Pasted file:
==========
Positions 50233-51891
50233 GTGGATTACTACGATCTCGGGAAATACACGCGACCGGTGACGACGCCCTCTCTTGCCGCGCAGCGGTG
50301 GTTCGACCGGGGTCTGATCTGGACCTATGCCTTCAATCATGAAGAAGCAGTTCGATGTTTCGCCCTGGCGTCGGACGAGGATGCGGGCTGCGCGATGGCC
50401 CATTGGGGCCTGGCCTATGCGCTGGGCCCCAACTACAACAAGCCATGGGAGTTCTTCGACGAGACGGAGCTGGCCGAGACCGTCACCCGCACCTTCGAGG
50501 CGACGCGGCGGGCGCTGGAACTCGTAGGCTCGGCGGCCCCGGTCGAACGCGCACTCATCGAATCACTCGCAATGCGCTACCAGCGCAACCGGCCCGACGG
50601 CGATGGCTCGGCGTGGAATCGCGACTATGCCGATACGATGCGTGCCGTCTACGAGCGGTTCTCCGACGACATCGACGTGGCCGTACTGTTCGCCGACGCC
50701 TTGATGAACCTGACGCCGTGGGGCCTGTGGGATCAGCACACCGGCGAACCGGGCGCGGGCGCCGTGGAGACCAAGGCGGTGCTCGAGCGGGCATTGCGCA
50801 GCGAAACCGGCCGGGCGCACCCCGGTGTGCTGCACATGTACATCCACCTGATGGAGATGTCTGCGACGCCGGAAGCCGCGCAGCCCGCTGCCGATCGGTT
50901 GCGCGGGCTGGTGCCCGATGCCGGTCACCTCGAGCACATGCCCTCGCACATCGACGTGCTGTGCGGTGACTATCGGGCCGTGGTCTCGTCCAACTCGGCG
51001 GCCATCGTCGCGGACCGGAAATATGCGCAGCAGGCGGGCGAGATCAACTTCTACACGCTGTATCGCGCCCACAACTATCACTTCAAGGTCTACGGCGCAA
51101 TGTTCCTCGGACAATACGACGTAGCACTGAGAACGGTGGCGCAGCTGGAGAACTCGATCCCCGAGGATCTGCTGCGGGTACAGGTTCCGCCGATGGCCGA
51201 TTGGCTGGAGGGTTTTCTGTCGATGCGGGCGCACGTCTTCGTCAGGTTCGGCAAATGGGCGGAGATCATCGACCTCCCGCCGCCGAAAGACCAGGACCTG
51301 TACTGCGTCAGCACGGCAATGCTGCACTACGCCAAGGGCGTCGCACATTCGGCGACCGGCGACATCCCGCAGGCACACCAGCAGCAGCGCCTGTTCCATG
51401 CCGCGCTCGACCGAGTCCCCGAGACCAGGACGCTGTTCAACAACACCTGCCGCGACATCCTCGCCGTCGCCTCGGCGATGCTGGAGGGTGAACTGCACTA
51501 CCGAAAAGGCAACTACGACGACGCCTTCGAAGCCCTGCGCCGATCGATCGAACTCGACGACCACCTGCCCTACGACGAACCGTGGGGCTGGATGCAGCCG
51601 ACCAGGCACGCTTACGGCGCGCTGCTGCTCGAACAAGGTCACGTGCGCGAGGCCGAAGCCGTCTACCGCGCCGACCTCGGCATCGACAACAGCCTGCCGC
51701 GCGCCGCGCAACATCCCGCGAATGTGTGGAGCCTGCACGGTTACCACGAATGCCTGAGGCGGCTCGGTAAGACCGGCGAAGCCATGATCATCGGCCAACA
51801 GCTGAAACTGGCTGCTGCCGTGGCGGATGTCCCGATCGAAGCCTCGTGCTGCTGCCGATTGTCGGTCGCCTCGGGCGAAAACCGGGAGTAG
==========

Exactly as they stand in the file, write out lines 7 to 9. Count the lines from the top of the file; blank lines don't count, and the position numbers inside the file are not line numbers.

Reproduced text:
50701 TTGATGAACCTGACGCCGTGGGGCCTGTGGGATCAGCACACCGGCGAACCGGGCGCGGGCGCCGTGGAGACCAAGGCGGTGCTCGAGCGGGCATTGCGCA
50801 GCGAAACCGGCCGGGCGCACCCCGGTGTGCTGCACATGTACATCCACCTGATGGAGATGTCTGCGACGCCGGAAGCCGCGCAGCCCGCTGCCGATCGGTT
50901 GCGCGGGCTGGTGCCCGATGCCGGTCACCTCGAGCACATGCCCTCGCACATCGACGTGCTGTGCGGTGACTATCGGGCCGTGGTCTCGTCCAACTCGGCG